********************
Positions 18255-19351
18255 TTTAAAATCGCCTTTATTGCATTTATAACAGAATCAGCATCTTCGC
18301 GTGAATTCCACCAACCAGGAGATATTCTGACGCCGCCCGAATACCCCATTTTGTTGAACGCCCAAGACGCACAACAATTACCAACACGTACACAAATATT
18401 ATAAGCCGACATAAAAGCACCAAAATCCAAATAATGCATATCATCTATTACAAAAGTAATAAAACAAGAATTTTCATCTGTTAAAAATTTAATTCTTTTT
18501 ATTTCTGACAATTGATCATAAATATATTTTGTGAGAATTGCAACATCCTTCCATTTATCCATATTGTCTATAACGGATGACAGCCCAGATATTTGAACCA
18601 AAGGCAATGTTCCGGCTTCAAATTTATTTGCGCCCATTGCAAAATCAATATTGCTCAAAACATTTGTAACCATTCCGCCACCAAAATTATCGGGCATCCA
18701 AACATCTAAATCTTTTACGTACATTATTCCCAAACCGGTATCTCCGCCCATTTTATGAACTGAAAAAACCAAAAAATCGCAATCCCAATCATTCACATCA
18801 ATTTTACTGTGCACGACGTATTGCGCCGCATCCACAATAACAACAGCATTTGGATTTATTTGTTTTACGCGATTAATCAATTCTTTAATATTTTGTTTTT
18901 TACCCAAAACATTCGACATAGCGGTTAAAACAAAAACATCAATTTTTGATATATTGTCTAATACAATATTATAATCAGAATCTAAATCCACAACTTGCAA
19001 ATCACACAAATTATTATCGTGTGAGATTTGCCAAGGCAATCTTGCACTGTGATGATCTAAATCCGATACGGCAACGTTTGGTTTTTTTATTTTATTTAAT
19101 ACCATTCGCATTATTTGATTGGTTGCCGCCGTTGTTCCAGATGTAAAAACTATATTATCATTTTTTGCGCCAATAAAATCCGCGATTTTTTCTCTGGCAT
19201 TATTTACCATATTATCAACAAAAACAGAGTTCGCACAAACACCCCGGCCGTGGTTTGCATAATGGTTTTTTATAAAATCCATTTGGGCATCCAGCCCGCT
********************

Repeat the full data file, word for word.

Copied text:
Positions 18255-19351
18255 TTTAAAATCGCCTTTATTGCATTTATAACAGAATCAGCATCTTCGC
18301 GTGAATTCCACCAACCAGGAGATATTCTGACGCCGCCCGAATACCCCATTTTGTTGAACGCCCAAGACGCACAACAATTACCAACACGTACACAAATATT
18401 ATAAGCCGACATAAAAGCACCAAAATCCAAATAATGCATATCATCTATTACAAAAGTAATAAAACAAGAATTTTCATCTGTTAAAAATTTAATTCTTTTT
18501 ATTTCTGACAATTGATCATAAATATATTTTGTGAGAATTGCAACATCCTTCCATTTATCCATATTGTCTATAACGGATGACAGCCCAGATATTTGAACCA
18601 AAGGCAATGTTCCGGCTTCAAATTTATTTGCGCCCATTGCAAAATCAATATTGCTCAAAACATTTGTAACCATTCCGCCACCAAAATTATCGGGCATCCA
18701 AACATCTAAATCTTTTACGTACATTATTCCCAAACCGGTATCTCCGCCCATTTTATGAACTGAAAAAACCAAAAAATCGCAATCCCAATCATTCACATCA
18801 ATTTTACTGTGCACGACGTATTGCGCCGCATCCACAATAACAACAGCATTTGGATTTATTTGTTTTACGCGATTAATCAATTCTTTAATATTTTGTTTTT
18901 TACCCAAAACATTCGACATAGCGGTTAAAACAAAAACATCAATTTTTGATATATTGTCTAATACAATATTATAATCAGAATCTAAATCCACAACTTGCAA
19001 ATCACACAAATTATTATCGTGTGAGATTTGCCAAGGCAATCTTGCACTGTGATGATCTAAATCCGATACGGCAACGTTTGGTTTTTTTATTTTATTTAAT
19101 ACCATTCGCATTATTTGATTGGTTGCCGCCGTTGTTCCAGATGTAAAAACTATATTATCATTTTTTGCGCCAATAAAATCCGCGATTTTTTCTCTGGCAT
19201 TATTTACCATATTATCAACAAAAACAGAGTTCGCACAAACACCCCGGCCGTGGTTTGCATAATGGTTTTTTATAAAATCCATTTGGGCATCCAGCCCGCT